In looking through old newspapers it is very easy to become distracted by a completely different story to the one you were researching. "Glory1505" asked a question on Rootsweb about the possible existence of a press report relating to the trial of Joseph Saunders at Hertford in 1818.
I found a very brief mention in the Bury and Norwich Post squeezed between a long report (by the standard of early 19th century papers) on a breach of promise case in which the jilted lady was awarded £4000 and a seduction, where the mother of the seduced young girl was awarded £1000. The latter was followed by two brief reports of men being sentenced to death - at a time when public hangings were considered a great entertainment - with people flocking to watch the action.
So while modern newspapers are very much bigger that those of 200 years ago things haven't changed. The early editors undoubtedly selected stories about sex, money and violence because they were popular then - and helped to sell newspapers.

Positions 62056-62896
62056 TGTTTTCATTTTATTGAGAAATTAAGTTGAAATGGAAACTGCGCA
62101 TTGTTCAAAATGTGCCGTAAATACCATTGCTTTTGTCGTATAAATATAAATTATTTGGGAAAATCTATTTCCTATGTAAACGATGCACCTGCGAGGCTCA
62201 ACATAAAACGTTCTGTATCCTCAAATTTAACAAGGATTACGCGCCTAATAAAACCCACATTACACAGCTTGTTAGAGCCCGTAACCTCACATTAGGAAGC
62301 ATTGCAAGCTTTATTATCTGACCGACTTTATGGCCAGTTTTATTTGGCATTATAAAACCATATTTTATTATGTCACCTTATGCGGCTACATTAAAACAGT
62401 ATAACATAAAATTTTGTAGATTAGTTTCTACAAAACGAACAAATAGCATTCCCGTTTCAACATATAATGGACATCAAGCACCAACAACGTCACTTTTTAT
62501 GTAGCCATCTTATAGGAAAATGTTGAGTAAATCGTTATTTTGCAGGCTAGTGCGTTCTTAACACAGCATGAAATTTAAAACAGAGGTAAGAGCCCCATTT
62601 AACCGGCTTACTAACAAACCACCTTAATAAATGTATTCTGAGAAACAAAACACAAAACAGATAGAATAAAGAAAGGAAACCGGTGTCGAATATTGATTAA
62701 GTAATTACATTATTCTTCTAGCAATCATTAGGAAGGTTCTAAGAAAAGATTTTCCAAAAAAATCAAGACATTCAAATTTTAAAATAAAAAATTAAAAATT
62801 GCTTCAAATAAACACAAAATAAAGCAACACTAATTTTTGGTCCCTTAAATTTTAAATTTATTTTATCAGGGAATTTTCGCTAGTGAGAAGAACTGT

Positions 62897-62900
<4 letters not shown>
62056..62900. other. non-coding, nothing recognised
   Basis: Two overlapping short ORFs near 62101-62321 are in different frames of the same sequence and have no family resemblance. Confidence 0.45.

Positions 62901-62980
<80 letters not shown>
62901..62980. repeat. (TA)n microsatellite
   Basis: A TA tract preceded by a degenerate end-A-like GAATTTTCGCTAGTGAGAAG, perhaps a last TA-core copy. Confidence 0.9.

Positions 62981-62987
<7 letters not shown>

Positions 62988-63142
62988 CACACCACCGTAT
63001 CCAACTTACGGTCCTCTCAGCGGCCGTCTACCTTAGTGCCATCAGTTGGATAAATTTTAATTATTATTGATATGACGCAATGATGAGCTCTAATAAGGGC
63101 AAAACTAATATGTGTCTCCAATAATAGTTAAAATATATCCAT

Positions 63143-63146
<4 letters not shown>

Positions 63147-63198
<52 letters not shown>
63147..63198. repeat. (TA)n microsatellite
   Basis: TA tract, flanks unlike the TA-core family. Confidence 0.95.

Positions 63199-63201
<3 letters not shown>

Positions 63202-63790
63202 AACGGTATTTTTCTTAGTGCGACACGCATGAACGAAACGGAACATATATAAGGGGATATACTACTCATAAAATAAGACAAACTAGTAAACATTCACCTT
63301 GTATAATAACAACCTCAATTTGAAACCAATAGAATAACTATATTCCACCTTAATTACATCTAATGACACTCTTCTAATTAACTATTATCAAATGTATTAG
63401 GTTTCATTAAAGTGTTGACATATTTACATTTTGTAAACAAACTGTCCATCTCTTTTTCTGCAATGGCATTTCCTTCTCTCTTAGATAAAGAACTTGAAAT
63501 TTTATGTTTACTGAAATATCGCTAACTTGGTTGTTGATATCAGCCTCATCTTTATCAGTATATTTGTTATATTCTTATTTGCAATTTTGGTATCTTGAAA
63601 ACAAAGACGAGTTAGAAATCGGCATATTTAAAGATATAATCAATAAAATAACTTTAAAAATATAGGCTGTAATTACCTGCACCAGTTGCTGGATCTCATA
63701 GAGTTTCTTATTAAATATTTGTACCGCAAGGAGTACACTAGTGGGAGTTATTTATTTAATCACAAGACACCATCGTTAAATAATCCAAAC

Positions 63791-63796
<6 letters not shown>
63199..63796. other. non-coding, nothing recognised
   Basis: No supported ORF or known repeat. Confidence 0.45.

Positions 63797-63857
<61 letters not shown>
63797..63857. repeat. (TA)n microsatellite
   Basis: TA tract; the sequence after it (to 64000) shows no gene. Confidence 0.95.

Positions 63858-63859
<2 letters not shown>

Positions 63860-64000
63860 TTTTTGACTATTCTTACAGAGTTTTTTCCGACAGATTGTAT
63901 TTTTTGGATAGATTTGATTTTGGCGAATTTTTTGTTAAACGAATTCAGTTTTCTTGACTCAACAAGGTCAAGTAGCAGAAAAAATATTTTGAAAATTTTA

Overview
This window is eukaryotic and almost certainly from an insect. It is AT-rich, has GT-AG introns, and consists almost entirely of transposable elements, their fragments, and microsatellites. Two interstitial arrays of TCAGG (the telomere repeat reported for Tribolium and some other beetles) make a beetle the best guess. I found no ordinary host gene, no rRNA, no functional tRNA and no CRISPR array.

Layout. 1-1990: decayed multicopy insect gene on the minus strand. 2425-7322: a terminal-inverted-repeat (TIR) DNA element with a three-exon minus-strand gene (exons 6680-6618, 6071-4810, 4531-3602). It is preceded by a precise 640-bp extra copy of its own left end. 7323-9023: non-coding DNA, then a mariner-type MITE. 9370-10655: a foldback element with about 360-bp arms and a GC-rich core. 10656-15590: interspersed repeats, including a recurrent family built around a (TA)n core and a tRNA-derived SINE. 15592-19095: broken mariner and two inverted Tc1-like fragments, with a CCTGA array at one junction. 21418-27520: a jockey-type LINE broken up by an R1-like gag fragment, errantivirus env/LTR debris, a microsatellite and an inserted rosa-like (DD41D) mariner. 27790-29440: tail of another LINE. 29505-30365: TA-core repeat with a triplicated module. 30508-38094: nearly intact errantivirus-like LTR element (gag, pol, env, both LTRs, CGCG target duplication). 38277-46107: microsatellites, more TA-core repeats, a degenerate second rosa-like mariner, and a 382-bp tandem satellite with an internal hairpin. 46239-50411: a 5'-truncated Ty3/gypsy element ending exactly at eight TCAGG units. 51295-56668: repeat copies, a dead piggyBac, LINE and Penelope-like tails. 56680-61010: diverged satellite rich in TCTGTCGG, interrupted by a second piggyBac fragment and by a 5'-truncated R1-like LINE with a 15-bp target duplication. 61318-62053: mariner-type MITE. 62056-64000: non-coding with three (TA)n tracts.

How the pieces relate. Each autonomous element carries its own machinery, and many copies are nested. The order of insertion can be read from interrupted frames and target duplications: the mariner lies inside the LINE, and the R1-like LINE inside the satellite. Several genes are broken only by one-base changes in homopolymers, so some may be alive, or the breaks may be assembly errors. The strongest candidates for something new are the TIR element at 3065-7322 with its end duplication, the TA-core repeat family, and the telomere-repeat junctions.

POSTCRIPT: The case of Joseph Saunders, and two of the other criminals mentioned in the press report, are mentioned in Transported beyond the Sea (I have added detailed to the page on the press report) so there are almost certainly court record at HALS. If you live in or near Hertfordshire you may be interested to know that Ken Griffin, who wrote the book, will be talking on The Good, the Bad and the Ugly: A Story of Transportation at the Herts Family History Society meeting on April 27.